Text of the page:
There has been a drop in fluoride levels in the drinking water across the Wellington region over the past four months. This means that Wellington Water has not been able to meet the Ministry of Health (MoH) fluoride target levels of 0.7 – 1.0ppm, 95% of the time.

This has been caused by a number of unexpected operational events such as plant outages, equipment issues and workplace health and safety improvements.

This means that residents of Hutt City, (with the exception of Stokes Valley, Manor Park, Korokoro, and Petone) and Wellington City, (with exception of the northern and western suburbs), have not been getting the recommended levels of fluoride in their drinking water.

“We regularly monitor the levels of fluoride in the drinking water at the treatment plants in the metropolitan Wellington region. We let people know when we have to turn fluoride off at any of the plants and notify our key stakeholders if an outage has a significant impact on our ability to meet the MoH target levels,” says Tonia Haskell, Wellington Water’s CE.

“In this instance, we have had a number of smaller incidents with a cumulative impact over a period of time. So, we are letting our shareholding councils, stakeholders and the public know.”

In October 2023, we turned off the fluoride facilities at Waterloo and Wainuiomata Water Treatment Plans to investigate and improve our health and safety practices at the plants. This has been completed. There have been some unexpected equipment issues at the Wainuiomata Plant which meant fluoride had to be turned off periodically. We are working to resolve these issues.

The Te Marua Water Treatment Plant experienced some equipment issues, and the fluoride facility was turned off while we made repairs. This has been resolved.

The fluoride facility at the Gear Island however has some ongoing issues with the pumps and will require a longer-term solution.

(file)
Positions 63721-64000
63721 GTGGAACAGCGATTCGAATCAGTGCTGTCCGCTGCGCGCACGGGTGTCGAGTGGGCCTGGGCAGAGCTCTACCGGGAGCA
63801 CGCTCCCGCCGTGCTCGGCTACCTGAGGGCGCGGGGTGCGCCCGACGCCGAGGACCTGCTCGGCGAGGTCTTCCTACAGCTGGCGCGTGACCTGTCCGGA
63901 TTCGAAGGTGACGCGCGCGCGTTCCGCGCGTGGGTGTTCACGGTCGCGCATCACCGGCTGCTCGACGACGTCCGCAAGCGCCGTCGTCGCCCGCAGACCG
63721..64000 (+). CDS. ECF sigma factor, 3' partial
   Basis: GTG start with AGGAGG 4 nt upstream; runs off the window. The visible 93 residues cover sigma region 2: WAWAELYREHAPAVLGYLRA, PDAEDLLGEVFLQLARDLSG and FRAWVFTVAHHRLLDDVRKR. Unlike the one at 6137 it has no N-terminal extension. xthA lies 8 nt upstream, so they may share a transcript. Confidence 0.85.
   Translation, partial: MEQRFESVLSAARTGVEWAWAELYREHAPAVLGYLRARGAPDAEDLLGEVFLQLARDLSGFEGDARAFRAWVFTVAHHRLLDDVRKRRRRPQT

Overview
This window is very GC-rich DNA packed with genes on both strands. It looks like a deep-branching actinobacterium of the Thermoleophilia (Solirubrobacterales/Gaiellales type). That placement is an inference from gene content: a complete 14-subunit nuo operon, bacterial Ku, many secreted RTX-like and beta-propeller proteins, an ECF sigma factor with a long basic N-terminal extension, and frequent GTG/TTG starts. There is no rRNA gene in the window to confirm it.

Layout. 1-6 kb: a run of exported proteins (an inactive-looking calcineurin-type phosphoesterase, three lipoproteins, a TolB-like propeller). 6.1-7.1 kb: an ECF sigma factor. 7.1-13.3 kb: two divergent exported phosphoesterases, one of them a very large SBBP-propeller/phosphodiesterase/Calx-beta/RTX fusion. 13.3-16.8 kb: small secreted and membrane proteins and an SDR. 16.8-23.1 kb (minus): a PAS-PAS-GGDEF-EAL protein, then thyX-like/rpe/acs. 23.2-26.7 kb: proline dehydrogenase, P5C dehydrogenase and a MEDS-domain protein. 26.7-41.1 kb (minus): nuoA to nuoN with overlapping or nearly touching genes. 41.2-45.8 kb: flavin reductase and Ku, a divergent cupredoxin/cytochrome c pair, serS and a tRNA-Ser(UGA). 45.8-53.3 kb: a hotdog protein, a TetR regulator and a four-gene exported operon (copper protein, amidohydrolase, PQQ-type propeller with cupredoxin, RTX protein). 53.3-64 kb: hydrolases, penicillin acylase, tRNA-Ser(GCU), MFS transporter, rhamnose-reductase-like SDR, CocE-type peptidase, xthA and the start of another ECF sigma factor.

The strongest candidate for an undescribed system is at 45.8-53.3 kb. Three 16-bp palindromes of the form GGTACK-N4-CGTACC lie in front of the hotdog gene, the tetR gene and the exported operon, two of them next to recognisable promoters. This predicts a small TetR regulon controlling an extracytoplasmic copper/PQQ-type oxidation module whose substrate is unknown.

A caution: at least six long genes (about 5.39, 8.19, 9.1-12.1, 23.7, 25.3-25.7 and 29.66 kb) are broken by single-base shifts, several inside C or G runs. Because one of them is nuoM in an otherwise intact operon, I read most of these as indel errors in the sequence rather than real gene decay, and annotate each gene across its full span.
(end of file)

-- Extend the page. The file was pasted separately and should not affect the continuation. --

“When the facility at Gear Island was built the pumps that were installed have since proven not fit for purpose.”

“Over the past few months, we’ve tried various fixes to get the pumps performing at the level they should be. In October 2023 we made the decision to replace them with new, more suitable pumps. These are being sourced from Germany. We expect to have them installed and fluoride back at the right levels in the next few months.”

“While the work to replace the pumps at Gear Island is underway, we expect fluoride levels from Gear Island to be below the Ministry of Health target.”

We have an obligation to keep the public, our councils, and the regulator informed of these issues. We continue to notify the public of all fluoride outages when they occur and regularly publish the average fluoride levels and our performance against the Ministry of Health target at each plant on our Wellington Water website.

“While we have been keeping people informed over the past few months, the ongoing issues with the pump at Gear Island means we want to ensure that the public are well aware of any issues that would impact our ability to meet the MoH target levels.”

All fluoride outages and notifications can be viewed on Wellington Water’s website. We also publish all outages on our Facebook and Twitter when they occur.

Our monthly reporting on fluoride levels can also be viewed on the Wellington Water website.

RNZ reports:

The problems followed a scathing review in 2022 that found fluoridating water was “not a priority” for Wellington Water. The review was triggered after it was revealed water in the region had been inconsistently fluoridated for six years.

Wellington Water also announced an application for it to be exempt from new rules around chlorine compliance set out by water regulator Taumata Arowai had been rejected.

The standard required water from the treatment plant to have a longer contact time with chlorine to reduce the risk of bacteria.

Wellington Water said it was working on upgrades to bring its chlorine levels up to standard.

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